"People will generally accept facts as truth only if the facts agree with what they already believe."- Andy Rooney

  5. #25
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    Dec 2011
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    Springfield, MO, USA
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    102

    Default Re: How do you KNOW that mites caused the hive to crash?

    I am not arguing a point. Just trying to raise awareness.
    Jeffrey Maddox
    www.MaddoxBees.com

  6. #26
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    Sep 2009
    Location
    Millbury, MA, USA
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    1,849

    Default Re: How do you KNOW that mites caused the hive to crash?

    Quote Originally Posted by Ian View Post
    I dont have the facility to test for viral loads, neither does my extensions office. I do however look for evidence of viral infections, visual diagnosis can be done for a few viral infections. Read up on virus in bees and their interaction between the mite, nosema and other viruses.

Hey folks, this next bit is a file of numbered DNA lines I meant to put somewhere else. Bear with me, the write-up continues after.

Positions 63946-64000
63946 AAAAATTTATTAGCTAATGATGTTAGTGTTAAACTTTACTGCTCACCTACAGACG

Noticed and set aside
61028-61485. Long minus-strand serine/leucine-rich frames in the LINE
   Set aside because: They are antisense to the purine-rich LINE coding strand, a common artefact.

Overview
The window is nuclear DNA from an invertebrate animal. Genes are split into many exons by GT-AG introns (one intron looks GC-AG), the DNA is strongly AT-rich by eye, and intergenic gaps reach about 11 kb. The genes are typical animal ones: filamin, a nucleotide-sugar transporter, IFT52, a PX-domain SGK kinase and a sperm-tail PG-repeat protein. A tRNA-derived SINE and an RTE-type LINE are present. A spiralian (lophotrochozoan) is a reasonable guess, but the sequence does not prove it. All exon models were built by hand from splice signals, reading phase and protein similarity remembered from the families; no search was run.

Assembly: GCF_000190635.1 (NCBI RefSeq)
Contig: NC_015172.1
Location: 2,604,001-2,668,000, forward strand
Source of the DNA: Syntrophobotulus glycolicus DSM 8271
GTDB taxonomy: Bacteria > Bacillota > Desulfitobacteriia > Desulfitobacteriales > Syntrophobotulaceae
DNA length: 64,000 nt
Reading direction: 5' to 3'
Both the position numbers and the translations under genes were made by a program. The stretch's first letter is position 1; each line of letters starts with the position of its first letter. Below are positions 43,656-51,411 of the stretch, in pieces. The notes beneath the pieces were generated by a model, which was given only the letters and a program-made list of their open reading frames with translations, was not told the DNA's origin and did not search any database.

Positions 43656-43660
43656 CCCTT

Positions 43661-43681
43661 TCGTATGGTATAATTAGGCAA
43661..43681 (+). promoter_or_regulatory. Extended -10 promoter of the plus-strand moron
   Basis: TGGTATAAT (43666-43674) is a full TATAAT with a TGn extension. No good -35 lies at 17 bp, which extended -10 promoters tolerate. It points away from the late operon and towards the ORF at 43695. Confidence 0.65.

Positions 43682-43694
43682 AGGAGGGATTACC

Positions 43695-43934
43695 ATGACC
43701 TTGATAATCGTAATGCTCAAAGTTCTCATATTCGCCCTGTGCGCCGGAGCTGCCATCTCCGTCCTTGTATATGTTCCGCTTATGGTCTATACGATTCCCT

Dave Wick in MT does this for a reasonable price. I'll be using him again this year. Didn't last year and am seeing some evidence of virus issues. Should have used him.

  7. #27
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    Dec 2011
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    Springfield, MO, USA
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    Default Re: How do you KNOW that mites caused the hive to crash?

    Thanks Jim. No worries here.

    Again, you are right that there are many factors in the collapse of a hive. Mites are not the only thing that cause hives to collapse. And, the causes are often very difficult to sort out - dealing with living organisms is rarely easy.